Imagine that here in Brazil you need up to 6 months to legally setup a company. Sometimes came a politian talking about speed up the processs and blah blah blah but when it comes to cut costs and income to the governament they change their tone…

  • Augustus

    Imagine that here in Brazil you need up to 6 months to legally setup a company. Sometimes came a politian talking about speed up the processs and blah blah blah but when it comes to cut costs and income to the governament they change their tone…

  • http://500hats.typepad.com davemc500hats

    “First: Do No Harm.”

  • http://500hats.typepad.com davemc500hats

    “First: Do No Harm.”

  • http://pixelbits.wordpress.com/ Mona Nomura

    Uneasy chiming in as I’m unfamiliar with Spain’s government and structure.

    In the U.S., specifically NYC, I welcome government involvement as:
    1. they fund incubators (like ours) w/out demanding equity. Our incubator has <30 companies that have applied to and been accepted by Bloomberg-NYU Poly. We get subsidized rent, which is exactly what we need working towards traction. Our facilities are not as fancy-shiny as TechStars or GA but that's a price I'd rather pay than give up equity

    2. local level government involvement is a plus. For example, Jersey City (not even 10 minutes away from dt, door to door) is looking to boost their economy and can offer more funds without -again- taking equity

    3. government funding also enables founders to focus on growth vs keeping meddling VCs and angels happy. It's nice to have guidance and mentors but for seasoned entrepreneurs, we just want to build and ship vs kissing our investor's asses

    The challenges are younger founders who need guidance may not get it in government funded initiatives. Also, our companies are often times overlooked as we are not part of the 'cool kids' in tech ;)

    • http://twitter.com/abarrera Alex Barrera

      Definitely US policy towards startups is way different. I’m pretty sure you don’t get politicians at the incubator having their picture taken or demanding that the incubator does this or that. In general, the US is very hands off in most cases, which something I love about it. It’s definitely not the case in most places in Europe though.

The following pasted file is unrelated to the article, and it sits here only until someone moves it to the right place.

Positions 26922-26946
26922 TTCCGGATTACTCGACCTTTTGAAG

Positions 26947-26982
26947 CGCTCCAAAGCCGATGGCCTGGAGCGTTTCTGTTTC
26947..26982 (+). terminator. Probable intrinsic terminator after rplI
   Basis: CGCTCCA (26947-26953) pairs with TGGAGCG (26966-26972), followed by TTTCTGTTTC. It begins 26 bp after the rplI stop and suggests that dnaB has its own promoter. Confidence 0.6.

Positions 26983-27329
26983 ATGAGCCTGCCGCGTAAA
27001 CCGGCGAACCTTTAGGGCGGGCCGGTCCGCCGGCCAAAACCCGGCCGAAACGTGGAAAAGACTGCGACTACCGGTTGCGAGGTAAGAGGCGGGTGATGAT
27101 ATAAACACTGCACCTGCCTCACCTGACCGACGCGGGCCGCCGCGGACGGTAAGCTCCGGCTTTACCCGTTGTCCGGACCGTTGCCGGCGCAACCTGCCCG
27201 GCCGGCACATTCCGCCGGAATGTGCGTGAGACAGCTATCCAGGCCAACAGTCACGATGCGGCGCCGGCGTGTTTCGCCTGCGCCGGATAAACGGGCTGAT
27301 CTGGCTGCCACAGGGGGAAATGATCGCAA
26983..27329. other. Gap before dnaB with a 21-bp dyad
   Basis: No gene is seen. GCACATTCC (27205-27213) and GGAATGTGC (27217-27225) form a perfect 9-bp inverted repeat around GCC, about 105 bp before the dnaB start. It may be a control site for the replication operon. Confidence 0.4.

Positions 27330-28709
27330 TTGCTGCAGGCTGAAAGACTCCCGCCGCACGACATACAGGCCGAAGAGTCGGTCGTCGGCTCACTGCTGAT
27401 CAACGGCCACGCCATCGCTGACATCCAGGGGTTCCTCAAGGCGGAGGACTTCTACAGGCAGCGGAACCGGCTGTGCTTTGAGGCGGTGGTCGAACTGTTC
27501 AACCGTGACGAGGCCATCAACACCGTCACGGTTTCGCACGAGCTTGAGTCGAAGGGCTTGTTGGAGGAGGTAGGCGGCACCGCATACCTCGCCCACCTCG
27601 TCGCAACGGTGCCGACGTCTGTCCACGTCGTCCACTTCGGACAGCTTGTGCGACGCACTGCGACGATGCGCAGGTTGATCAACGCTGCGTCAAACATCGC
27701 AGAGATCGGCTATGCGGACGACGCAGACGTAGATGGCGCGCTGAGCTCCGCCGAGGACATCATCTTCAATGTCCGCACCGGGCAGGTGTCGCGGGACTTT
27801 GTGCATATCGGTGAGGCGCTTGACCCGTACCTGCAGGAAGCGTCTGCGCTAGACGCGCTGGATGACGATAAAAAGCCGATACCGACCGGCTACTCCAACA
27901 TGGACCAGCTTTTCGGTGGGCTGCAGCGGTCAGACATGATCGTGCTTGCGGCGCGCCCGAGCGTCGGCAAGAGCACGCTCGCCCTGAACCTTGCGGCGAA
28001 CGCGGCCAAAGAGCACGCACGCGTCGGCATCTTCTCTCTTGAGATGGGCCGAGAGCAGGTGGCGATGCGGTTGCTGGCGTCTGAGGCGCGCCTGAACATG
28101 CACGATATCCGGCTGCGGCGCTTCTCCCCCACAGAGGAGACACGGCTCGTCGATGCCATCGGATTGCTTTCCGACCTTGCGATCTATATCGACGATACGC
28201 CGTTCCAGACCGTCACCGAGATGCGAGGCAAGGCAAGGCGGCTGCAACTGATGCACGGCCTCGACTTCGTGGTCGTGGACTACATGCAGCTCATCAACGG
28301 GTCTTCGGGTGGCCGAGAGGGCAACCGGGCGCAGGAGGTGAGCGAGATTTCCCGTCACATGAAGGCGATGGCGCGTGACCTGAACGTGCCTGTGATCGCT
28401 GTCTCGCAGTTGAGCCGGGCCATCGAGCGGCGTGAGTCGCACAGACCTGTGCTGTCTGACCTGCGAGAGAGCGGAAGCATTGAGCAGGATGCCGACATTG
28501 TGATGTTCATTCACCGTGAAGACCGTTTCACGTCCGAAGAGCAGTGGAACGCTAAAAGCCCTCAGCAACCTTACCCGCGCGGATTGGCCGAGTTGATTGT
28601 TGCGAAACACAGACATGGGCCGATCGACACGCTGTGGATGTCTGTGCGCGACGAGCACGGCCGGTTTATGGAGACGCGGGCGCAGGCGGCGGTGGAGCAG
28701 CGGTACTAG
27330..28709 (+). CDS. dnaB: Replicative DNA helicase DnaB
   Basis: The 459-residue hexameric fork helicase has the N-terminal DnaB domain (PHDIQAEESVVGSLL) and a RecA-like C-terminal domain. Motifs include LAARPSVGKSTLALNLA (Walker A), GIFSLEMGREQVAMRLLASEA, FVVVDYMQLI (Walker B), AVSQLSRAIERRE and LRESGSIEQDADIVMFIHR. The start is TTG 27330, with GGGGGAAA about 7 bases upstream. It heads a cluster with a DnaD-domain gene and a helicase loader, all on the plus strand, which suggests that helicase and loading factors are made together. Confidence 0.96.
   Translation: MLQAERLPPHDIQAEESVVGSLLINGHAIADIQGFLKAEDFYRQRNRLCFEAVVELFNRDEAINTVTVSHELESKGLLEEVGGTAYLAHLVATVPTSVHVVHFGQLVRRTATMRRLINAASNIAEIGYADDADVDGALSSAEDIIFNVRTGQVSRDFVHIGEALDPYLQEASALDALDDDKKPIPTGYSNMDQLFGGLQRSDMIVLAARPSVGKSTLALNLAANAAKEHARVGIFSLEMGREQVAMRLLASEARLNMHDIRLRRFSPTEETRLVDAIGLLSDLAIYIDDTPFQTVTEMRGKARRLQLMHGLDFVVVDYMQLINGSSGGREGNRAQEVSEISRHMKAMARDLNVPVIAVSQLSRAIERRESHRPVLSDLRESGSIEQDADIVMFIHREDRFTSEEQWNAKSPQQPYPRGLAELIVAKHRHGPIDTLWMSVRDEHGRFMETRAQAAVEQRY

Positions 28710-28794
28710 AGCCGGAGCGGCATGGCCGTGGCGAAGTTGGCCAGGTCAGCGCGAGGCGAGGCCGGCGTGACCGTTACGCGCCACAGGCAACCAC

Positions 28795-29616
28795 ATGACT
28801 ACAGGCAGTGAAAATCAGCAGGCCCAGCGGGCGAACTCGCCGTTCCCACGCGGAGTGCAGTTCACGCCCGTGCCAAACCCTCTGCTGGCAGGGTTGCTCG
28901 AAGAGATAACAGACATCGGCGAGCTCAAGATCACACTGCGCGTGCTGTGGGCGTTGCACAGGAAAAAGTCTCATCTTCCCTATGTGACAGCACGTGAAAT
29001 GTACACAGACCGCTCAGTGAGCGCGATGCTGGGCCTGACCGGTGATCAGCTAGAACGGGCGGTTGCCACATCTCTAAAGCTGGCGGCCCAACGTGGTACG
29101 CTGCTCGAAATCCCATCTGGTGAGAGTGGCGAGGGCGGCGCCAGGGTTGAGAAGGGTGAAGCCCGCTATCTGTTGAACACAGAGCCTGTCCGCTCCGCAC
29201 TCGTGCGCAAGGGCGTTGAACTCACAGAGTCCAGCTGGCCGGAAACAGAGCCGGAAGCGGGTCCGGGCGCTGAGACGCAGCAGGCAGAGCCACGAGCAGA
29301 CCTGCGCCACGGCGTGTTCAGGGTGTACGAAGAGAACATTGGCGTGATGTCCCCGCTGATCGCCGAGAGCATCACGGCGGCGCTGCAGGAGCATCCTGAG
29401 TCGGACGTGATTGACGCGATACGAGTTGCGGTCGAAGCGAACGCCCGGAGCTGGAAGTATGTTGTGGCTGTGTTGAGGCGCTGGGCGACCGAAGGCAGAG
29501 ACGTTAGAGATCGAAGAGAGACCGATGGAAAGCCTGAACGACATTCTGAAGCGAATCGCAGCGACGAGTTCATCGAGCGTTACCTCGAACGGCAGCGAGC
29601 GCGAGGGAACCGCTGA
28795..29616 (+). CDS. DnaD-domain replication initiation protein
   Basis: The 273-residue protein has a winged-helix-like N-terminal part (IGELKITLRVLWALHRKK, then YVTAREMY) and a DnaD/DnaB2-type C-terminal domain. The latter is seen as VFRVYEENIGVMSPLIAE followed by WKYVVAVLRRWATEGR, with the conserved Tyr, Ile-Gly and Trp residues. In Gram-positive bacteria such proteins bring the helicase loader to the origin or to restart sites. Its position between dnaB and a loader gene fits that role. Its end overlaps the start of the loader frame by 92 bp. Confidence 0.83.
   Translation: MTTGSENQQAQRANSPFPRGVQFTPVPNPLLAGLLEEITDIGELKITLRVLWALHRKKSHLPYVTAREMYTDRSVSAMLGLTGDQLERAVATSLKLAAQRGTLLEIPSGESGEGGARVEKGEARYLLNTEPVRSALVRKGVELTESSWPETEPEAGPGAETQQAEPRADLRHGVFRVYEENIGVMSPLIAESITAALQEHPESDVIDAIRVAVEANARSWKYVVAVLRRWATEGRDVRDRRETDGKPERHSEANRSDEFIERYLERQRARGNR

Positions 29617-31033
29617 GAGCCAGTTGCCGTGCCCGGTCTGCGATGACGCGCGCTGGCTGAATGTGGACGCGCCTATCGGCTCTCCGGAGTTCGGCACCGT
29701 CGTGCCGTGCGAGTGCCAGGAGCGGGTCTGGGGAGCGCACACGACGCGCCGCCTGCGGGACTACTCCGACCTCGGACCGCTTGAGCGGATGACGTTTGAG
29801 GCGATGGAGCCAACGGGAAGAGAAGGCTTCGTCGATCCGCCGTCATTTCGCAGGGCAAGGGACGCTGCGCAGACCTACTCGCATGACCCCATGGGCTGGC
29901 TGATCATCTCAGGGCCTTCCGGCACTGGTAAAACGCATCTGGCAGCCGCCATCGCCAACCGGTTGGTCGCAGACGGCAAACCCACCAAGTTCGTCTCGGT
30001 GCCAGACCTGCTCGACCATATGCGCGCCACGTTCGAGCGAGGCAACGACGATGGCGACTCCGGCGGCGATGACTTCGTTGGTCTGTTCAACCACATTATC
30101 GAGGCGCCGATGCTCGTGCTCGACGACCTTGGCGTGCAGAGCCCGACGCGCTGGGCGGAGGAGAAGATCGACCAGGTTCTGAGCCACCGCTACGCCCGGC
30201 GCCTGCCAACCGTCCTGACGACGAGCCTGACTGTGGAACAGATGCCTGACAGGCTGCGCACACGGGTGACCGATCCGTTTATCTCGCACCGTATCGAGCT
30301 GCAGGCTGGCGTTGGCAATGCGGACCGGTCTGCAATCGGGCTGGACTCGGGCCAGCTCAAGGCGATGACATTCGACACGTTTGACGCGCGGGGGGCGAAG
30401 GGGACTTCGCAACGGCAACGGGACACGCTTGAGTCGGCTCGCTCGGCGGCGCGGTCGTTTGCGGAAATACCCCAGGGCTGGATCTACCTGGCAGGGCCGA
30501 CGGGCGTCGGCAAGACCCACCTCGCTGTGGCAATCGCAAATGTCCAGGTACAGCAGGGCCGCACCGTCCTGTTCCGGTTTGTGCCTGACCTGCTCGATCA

Thanks for sharing Mona! :*

  • http://twitter.com/mona Mona Nomura

    Uneasy chiming in as I’m unfamiliar with Spain’s government and structure.

    In the U.S., specifically NYC, I welcome government involvement as:
    1. they fund incubators (like ours) w/out demanding equity. Our incubator has <30 companies that have applied to and been accepted by Bloomberg-NYU Poly. We get subsidized rent, which is exactly what we need working towards traction. Our facilities are not as fancy-shiny as TechStars or GA but that's a price I'd rather pay than give up equity

    2. local level government involvement is a plus. For example, Jersey City (not even 10 minutes away from dt, door to door) is looking to boost their economy and can offer more funds without -again- taking equity

    3. government funding also enables founders to focus on growth vs keeping meddling VCs and angels happy. It's nice to have guidance and mentors but for seasoned entrepreneurs, we just want to build and ship vs kissing our investor's asses

    The challenges are younger founders who need guidance may not get it in government funded initiatives. Also, our companies are often times overlooked as we are not part of the 'cool kids' in tech ;)

    • http://twitter.com/abarrera Alex Barrera

      Definitely US policy towards startups is way different. I’m pretty sure you don’t get politicians at the incubator having their picture taken or demanding that the incubator does this or that. In general, the US is very hands off in most cases, which something I love about it. It’s definitely not the case in most places in Europe though.

      Thanks for sharing Mona! :*

  • J emin

    Great article. Here in the UK we have very much ‘gone our own way’ since start-up in 2009. The plus with this is that we have held onto steering our own course, not giving away equity at too early a stage before proving the project fully to ourselves. Connecting with other entrepreneurs for us is key within this approach to keep communication with people who understand and are also navigating the challenges of being entrepreneurs 24-7.

    • http://twitter.com/abarrera Alex Barrera

      I’m curious, how is NESTA treating the UK companies, are they just giving money and staying away or are politicians using it to take themselves pictures with successful startups?

  • J emin

    Great article. Here in the UK we have very much ‘gone our own way’ since start-up in 2009. The plus with this is that we have held onto steering our own course, not giving away equity at too early a stage before proving the project fully to ourselves. Connecting with other entrepreneurs for us is key within this approach to keep communication with people who understand and are also navigating the challenges of being entrepreneurs 24-7.

    • http://twitter.com/abarrera Alex Barrera

      I’m curious, how is NESTA treating the UK companies, are they just giving money and staying away or are politicians using it to take themselves pictures with successful startups?